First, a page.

Compared to Shanghai—let along Hong Kong, Singapore, and that summit of culinary summits, Tokyo—Beijing’s fine dining scene still has a long way to go. There’s a lot of mediocrity swimming in a sea of pretense and new money. At the end of the day, Beijingers are a rough-and-ready lot who prefer Sichuan hotpot in a hole-in-the-wall. We recently ate at S.T.A.Y. (pictured), three Michelin-starred chef Yannick Alleno’s outpost at the Shangri-La Beijing. The service was good, the food above average, but the room was utterly dead—we were one of four tables.
But back to the Sichuan hotpot: Beijing has a pretty comprehensive array of restaurants serving regional cuisines. Ten years ago, most Chinese food fanatics would have told you Taipei and Hong Kong were the best places for Chinese food, Beijing being littered with restaurants that served greasy gristle. (Communism plus Cultural Revolution equals abysmal food.) Since we moved here, I’ve had some solid Sichuan, Yunnan, Guizhou, Cantonese, Nanjing, Xinjiang, and even Taiwanese meals here—in nice settings, surrounded mostly by Chinese people.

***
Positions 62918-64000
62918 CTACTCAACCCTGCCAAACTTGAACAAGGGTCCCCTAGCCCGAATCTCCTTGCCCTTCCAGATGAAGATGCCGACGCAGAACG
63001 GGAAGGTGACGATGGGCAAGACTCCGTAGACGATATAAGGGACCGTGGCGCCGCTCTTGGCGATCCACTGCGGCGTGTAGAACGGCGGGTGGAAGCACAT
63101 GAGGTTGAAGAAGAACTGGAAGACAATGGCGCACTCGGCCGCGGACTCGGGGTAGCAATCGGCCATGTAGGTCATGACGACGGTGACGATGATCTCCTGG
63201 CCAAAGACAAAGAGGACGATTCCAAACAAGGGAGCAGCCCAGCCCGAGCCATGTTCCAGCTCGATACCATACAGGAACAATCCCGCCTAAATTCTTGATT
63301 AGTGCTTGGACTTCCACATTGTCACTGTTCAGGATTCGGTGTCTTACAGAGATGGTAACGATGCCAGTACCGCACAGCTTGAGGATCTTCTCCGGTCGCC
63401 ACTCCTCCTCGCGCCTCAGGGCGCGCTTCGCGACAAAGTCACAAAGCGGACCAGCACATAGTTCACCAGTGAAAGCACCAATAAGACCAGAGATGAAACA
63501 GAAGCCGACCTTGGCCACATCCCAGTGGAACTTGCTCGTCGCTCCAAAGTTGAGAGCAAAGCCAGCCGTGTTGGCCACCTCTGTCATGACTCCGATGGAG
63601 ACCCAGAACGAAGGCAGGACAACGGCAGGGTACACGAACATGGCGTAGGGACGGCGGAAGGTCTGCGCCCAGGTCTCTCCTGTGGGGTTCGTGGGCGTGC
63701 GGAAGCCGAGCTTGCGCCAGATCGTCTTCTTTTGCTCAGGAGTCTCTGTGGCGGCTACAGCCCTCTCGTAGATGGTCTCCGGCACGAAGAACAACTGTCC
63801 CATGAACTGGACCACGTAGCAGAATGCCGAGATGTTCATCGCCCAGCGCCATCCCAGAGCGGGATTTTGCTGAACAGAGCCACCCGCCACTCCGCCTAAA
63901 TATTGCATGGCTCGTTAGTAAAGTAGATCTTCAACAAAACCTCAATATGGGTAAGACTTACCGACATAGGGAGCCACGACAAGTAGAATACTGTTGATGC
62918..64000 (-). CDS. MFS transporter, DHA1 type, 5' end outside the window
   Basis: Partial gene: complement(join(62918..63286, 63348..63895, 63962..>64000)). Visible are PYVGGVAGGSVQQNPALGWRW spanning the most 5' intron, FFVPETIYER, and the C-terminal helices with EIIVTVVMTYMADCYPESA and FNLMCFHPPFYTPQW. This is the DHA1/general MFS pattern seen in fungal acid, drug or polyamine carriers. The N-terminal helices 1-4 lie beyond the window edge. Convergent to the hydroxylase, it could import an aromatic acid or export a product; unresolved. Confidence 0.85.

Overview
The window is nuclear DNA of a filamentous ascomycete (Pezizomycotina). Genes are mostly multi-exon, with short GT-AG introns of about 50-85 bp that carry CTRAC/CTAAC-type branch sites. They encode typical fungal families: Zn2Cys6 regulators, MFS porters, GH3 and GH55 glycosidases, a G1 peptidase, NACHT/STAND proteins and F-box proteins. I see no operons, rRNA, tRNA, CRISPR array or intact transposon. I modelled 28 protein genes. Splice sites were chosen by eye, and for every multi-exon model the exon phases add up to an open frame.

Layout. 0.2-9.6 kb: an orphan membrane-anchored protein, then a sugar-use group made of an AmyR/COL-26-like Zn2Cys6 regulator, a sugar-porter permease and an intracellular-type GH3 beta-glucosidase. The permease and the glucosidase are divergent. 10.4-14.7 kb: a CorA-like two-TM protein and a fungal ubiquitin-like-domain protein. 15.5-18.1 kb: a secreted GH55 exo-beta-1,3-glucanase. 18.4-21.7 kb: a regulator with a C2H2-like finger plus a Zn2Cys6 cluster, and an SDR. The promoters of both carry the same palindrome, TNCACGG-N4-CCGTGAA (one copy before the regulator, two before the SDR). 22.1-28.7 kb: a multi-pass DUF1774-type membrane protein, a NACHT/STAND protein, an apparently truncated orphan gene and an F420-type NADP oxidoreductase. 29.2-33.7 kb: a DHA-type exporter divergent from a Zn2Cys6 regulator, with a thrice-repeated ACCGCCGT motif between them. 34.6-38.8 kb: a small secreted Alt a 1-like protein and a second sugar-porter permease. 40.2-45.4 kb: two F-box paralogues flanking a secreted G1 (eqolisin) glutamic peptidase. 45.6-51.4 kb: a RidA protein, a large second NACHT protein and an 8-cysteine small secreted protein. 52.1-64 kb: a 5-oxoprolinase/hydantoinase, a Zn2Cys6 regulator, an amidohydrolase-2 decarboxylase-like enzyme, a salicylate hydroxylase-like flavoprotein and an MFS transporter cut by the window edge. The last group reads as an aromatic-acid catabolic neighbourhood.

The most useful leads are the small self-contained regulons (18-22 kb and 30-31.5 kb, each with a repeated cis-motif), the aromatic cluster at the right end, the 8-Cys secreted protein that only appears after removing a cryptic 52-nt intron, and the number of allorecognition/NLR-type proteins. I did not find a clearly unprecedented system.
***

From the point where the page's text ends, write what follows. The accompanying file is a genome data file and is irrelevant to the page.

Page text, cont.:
I’ve also had a disturbing amount of Peking duck (and somehow haven’t gained a 100 pounds), and am astonished by the number of rival schools on one dish. There’s the old guard—Quanjude, Liqun, and the Ming dynasty-era Bianyifang (now in fancy new digs)—versus the new upstarts such as the posh Duck de Chine, Made in China in the Grand Hyatt, Lunar 8 in the Fairmont, Peking Duck Private Kitchen, Xihe Yayuan, and Da Dong.
The city’s nightlife is impressive, with plenty of choices ranging from raucous rock clubs to sophisticated hotel bars, though my relatively advanced age and the Great Beijing Taxi Shortage means I haven’t thoroughly explored the scene. This town seems to teem with a.) twenty-something Yale graduates with flawless Mandarin and serious business plans and b.) twenty-something scensters with a vague dream to start a brewery/design studio/tech start-up/dance troupe.
One great newcomer has a familiar name, Bar Veloce. Leon Lee, the Chinese-American entrepreneur behind Apothecary, has teamed up with Frederick Twomey to open an outpost in 1949, a complex of restored courtyard houses in the Sanlitun neighborhood. It’s a small slice of New York in the heart of the Chinese capital: exposed brick walls, a simple menu of salads, bruschettas, and paninis, and a terrific, well-priced wine list by manager and sommelier Krishna Hathaway, formerly of Aman at the Summer Palace.
Jennifer Chen is Travel + Leisure's Asia correspondent. You can follow her on Twitter at xiaochen6.